Historical overview on Vacuum suitable Welding and

advertisement
Historical overview on Vacuum suitable
Welding and fatigue resistance in
Research Devices
Martin Wolf
E-mail:[email protected]
Summary
New inventions change the approach of vacuum suitable welding for research purpose. With
orbital welding, laser welding and robot welding the possibilities increase to fabricate larger
vessels more accurately. Despite this development there is still no perfect understanding on
how to avoid virtual leaks and how to make such joints suitable for dynamic stress. By
recalling its historical development, it is apparent how welding mistakes began occurring
systematically and how to avoid them. With ASDEX-Upgrade as an example, it is shown how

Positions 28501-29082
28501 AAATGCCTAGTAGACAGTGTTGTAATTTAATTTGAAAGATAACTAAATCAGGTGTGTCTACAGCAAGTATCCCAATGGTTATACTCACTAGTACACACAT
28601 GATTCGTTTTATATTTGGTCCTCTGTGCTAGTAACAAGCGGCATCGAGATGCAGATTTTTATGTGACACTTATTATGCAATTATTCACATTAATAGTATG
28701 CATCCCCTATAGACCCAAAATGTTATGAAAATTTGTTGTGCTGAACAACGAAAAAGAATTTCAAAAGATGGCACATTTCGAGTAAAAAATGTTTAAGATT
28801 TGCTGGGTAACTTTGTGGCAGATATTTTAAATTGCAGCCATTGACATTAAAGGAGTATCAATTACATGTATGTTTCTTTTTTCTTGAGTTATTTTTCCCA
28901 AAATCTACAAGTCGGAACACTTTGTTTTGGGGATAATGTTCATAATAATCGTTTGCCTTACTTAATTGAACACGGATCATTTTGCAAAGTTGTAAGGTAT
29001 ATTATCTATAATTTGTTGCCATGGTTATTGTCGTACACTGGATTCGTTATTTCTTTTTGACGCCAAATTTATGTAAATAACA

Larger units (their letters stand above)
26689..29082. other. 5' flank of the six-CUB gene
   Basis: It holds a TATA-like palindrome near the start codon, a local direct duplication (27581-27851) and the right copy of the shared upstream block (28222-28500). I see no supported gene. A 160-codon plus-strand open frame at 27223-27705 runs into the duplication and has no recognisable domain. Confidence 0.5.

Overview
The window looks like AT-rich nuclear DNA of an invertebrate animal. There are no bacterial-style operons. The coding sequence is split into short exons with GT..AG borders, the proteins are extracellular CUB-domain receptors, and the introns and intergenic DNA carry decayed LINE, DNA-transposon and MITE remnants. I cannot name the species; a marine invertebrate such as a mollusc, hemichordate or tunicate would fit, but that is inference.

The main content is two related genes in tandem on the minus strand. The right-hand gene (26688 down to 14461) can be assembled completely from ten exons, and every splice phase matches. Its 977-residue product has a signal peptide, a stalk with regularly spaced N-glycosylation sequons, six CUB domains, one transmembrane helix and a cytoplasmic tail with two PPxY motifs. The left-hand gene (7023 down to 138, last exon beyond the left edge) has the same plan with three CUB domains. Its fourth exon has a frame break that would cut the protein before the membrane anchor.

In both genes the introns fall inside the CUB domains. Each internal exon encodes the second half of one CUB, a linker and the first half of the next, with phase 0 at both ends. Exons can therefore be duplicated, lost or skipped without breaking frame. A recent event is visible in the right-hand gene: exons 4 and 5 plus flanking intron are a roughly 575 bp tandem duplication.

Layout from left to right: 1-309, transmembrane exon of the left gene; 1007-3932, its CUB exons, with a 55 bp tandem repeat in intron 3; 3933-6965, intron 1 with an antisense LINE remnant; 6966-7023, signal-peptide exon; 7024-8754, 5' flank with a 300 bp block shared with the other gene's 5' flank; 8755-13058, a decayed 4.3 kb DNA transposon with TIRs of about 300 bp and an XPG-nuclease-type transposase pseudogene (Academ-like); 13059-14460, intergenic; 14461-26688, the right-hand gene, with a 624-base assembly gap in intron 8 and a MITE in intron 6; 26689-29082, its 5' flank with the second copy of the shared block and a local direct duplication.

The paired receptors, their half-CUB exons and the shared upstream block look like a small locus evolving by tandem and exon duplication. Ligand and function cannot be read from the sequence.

the attempt to conduct vacuum suitable welding has decreased the fatigue strength. ITER
could repeat the mistakes of ASDEX-Upgrade even for unwanted welding (accidental fusing
of joints).
Virtual Leak
When vacuum chambers started to be larger and larger, there was the need to change from glass
chambers to welding fabricated stainless steel vessels. Therefore welding had to meet vacuum
requirements. With methods like helium leak detection (HLD) available it took some effort to check
the welded chambers and to get welding mistakes repaired. It should be mentioned that HLD is a
very accurate method, capable of finding mistakes that X-ray, ultrasonic and dye penetrant
inspection cannot find.
Figure 1: I-Seam and V-Seam both one Layer
Vessels were fabricated with I-seams or V-seams applied from outside (Fig.1). The weld was a single
pass. The vacuum performance was high-quality with little impact from virtual leaks of the welding.
With the demand for even larger chambers, X-seams consisting of two welded layers were applied to
assemble sheets of greater thickness.
Figure 2: X-Seam with virtual Leak (schematically).